Finally, let’s run the script:

node scripts/build-contracts.js

As a result, all of the built contracts should now be present in the /build directory.

Configure Truffle for Quorum

Truffle supports contract deployment to Quorum—we just need an appropriate configuration in truffle-config.js:

module.exports = {
  networks: {
    development: {

      // This is the IP address and port of Quorum node that we are going to use for contract deployment.
      // When running Quorum's "7 nodes" example locally, the first node's address is
      host: '',
      port: 22000,
      timeoutBlocks: 100,
      network_id: "*",

      // Set the gas price to 0 because all Quorum transactions must have 0 gas price.
      // You may get an error if this number is not 0.
      gasPrice: 0,

      // Set type to 'quorum'
      type: 'quorum',

Deploy contracts

As we have already built the contracts, we can deploy them using Truffle’s migration functionality. For this, we need to create a migration script which will instruct how to deploy our contracts. Let’s create a file calledmigrations/2_passports_backbone.js:

// When the script is run by Truffle, it injects a global `artifacts` variable, which allows us to fetch
// contract objects used for deployment.
const PassportLogic = artifacts.require('PassportLogic');
const PassportLogicRegistry = artifacts.require('PassportLogicRegistry');
const PassportFactory = artifacts.require('PassportFactory');

// Because we want to use our passports with Quorum's private transactions, we need to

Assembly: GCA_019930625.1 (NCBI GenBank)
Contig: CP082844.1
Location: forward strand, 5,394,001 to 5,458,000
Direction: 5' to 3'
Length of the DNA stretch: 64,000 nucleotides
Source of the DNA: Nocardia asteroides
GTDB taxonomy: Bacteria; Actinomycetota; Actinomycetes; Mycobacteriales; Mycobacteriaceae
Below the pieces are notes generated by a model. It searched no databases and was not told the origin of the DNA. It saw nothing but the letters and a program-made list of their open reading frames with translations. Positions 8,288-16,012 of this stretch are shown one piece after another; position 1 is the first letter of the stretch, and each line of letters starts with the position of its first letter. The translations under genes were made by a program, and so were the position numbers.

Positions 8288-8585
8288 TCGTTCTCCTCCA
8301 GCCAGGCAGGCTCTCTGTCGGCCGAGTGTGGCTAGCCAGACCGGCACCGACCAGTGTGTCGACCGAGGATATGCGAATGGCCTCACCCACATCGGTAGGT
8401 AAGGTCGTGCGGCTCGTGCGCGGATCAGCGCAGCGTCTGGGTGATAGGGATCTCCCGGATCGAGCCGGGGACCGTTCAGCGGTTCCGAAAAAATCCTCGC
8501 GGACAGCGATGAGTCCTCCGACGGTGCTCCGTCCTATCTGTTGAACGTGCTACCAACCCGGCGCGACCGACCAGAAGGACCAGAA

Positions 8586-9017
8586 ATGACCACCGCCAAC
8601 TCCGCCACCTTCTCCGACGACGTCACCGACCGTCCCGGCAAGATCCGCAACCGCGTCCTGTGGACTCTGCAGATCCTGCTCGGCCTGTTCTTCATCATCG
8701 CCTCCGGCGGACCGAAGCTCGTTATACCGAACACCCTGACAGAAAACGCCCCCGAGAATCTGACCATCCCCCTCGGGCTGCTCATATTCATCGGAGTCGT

// deploy contracts using private transactions as well. For this, we need to have a list of Quorum
// nodes' public keys, which are allowed to use these contracts. Here are the public keys of the first three nodes from
// Quorum's "7 nodes" example (taken from examples/7nodes/keys/,,
const participantNodes = [

module.exports = (deployer, _, accounts) => {

  // The `accounts` variable holds Ethereum addresses provided by the Truffle framework.
  // In a live application you should provide your own addresses by modifying `truffle-config.js` and adding a
  // provider, which would be able to import your accounts using private keys or mnemonics.
  // See this example at
  const ownerAddress = accounts[0];

  // `deployer` allows us to easily deploy contracts using the Quorum node specified in `truffle-config.js`.
  // Note the property `privateFor` - there we pass the public keys of Quorum nodes that will be able to access
  // these contracts, making the contracts private.
  deployer.deploy(PassportLogic, {
      from: ownerAddress,
      privateFor: participantNodes,

    // PassportLogicRegistry takes the initial passport logic version (0.1) with the logic contract's address in the constructor.
    .then(() => deployer.deploy(PassportLogicRegistry, '0.1', PassportLogic.address, {
      from: ownerAddress,
      privateFor: participantNodes,

    // PassportFactory just takes the PassportLogicRegistry address so that it would know what
    // registry to assign to new passports.
    .then(() => deployer.deploy(PassportFactory, PassportLogicRegistry.address, {
      from: ownerAddress,
      privateFor: participantNodes,

At this point we have the Quorum nodes running, contracts built and deployment script ready. So let’s run it:

truffle migrate

You should get an output similar to this:

Running migration: 1_initial_migration.js
Deploying Migrations...
Migrations: 0x0d8D238e08d7594Cb519EB21b00012c6773cf6d5
Saving successful migration to network...
Saving artifacts...
Running migration: 2_passports_backbone.js
Deploying PassportLogic...
PassportLogic: 0x592eF1a75527aA919Accc329134f7A9B2B15D126